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I've got a theory that I'd like to share and hopefully get some good feedback as to whether this would be a good idea or not.
Let's say may website, www.example.com, consisted of a page www.example.com/something/. I plan to create new content for my website that may take several months to develop/create. So my theory is that if I create the URL now called, www.example.com/something-else/ and include a 302 temporary redirect to the most relevant page, in this case www.example.com/something/. I would then include the new URL into the Google Webmaster Tools sitemap so that it is accessible by the Googlebot. As a 302 redirect will crawl the URL and not pass any PR or bad equity to the redirected page (www.example.com/something/) meanwhile indexing that URL in Google.
As my actual page won't be ready for a couple/few months it would give the URL www.example.com/something-else/ time to gain some sort of trust and recognition in Google. So once it eventually does go live, it would take less time to start ranking for a competitive keyword.
As I've mention, this is a theory and may raise a number of issues. Would this be something worth testing and potentially risking my site or would it be a straight 'NO DON'T DO IT!'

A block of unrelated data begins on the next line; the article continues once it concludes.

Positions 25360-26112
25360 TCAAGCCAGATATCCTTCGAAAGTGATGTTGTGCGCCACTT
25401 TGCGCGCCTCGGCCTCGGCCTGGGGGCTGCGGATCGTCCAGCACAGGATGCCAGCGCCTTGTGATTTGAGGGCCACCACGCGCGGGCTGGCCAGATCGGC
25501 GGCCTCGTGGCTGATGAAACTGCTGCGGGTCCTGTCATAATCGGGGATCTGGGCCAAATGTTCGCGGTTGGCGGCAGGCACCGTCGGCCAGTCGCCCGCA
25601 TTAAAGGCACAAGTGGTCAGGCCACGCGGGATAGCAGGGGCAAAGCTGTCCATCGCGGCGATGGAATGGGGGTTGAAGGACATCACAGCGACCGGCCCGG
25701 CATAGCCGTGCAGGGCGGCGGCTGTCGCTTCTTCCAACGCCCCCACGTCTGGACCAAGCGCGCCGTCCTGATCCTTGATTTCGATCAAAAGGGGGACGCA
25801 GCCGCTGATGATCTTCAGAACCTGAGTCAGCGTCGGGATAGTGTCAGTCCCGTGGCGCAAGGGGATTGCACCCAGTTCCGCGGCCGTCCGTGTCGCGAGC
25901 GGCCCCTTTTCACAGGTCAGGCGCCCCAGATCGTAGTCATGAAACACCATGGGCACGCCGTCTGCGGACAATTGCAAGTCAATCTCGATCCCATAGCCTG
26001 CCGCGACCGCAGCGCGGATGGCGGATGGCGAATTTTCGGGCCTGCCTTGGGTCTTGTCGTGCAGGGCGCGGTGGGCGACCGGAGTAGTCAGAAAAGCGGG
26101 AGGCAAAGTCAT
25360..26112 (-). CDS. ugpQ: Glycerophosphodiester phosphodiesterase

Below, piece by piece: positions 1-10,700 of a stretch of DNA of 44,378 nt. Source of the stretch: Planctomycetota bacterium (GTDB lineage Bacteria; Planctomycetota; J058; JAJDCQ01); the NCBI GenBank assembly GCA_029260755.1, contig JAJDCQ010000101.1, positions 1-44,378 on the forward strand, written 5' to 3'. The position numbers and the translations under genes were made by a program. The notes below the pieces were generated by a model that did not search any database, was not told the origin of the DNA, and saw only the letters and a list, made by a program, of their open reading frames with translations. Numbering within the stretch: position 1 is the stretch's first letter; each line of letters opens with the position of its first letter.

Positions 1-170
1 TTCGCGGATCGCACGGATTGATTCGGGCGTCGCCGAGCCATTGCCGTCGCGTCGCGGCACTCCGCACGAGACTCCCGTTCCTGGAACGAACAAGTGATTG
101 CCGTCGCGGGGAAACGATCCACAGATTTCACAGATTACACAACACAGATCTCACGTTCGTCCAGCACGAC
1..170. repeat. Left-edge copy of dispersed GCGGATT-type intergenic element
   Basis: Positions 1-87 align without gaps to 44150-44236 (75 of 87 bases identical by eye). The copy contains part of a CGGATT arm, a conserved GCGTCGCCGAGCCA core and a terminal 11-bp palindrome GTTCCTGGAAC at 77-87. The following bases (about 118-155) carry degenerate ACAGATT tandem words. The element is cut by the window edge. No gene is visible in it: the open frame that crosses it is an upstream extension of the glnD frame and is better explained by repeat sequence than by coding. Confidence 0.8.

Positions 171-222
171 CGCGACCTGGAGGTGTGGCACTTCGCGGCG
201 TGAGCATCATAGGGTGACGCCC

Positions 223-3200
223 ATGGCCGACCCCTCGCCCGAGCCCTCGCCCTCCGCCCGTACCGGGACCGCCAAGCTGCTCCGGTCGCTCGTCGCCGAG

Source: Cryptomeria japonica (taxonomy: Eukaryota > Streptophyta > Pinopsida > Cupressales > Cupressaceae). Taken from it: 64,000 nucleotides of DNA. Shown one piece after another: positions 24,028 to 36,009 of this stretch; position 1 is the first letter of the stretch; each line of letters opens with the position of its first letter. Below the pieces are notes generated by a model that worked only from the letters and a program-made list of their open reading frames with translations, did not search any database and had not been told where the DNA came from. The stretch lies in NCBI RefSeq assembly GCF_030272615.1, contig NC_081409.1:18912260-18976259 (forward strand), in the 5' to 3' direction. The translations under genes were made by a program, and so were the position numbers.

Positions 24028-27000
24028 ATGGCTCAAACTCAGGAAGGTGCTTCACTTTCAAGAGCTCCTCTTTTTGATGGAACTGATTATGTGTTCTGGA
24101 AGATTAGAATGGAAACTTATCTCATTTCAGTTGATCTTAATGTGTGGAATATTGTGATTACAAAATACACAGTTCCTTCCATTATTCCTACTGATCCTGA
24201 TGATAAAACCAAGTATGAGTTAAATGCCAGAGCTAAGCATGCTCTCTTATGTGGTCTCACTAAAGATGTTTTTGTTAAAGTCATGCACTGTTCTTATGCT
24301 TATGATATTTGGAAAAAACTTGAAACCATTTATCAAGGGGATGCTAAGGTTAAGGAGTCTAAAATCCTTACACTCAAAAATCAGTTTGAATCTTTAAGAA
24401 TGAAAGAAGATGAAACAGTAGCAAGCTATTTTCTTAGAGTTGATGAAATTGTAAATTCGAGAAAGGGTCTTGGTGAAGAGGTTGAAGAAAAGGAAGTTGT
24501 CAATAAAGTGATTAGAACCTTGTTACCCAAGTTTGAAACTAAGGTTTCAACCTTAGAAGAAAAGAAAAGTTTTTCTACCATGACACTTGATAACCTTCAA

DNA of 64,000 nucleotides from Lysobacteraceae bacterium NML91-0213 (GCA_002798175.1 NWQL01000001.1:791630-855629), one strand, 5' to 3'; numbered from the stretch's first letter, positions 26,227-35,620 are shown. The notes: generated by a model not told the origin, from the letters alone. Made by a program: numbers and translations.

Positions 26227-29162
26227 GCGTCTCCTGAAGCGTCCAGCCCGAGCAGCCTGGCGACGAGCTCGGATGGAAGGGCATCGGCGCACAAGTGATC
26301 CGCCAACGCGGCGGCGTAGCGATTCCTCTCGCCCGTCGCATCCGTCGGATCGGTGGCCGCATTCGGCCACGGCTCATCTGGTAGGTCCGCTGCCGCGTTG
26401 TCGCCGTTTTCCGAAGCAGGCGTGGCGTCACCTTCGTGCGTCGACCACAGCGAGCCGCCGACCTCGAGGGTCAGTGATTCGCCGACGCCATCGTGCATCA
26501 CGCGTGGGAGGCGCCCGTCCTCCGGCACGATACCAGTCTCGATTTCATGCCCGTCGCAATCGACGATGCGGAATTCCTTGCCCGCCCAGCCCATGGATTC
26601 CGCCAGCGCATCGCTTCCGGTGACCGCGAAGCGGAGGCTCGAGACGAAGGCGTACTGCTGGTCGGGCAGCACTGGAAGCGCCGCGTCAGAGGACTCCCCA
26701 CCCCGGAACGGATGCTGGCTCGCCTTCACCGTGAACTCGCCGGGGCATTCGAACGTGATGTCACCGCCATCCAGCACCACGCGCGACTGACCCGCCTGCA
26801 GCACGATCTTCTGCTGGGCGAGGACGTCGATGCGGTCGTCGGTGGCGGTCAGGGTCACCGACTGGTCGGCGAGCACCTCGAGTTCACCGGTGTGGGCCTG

I appreciate anyones help as I am still pretty new to the SEO world!
The theory is based on the premise of earning trust, but would you trust a page that has no content and redirects you? I wouldn't, the search engines likely won't either.
Your best bet is to fully flesh out a page before publishing it, give it some meat for both bots and humans. When you pull the 302's off there is no guarantee a bot will re-visit anytime soon. They are quick on the initial crawl, but not so quick on re-crawls depending on what they found the first time around.
Plus keep in mind that the empty page is never "seen" by the bots if there's a redirect in place. They head straight for the target page and simply associate new URI with target page content.
That said, I wholeheartedly agree with JS_Harris. It's just another form of "sneaky redirect" and if the SE's catch you, you run the risk of getting toasted completely.
So, DON'T DO IT!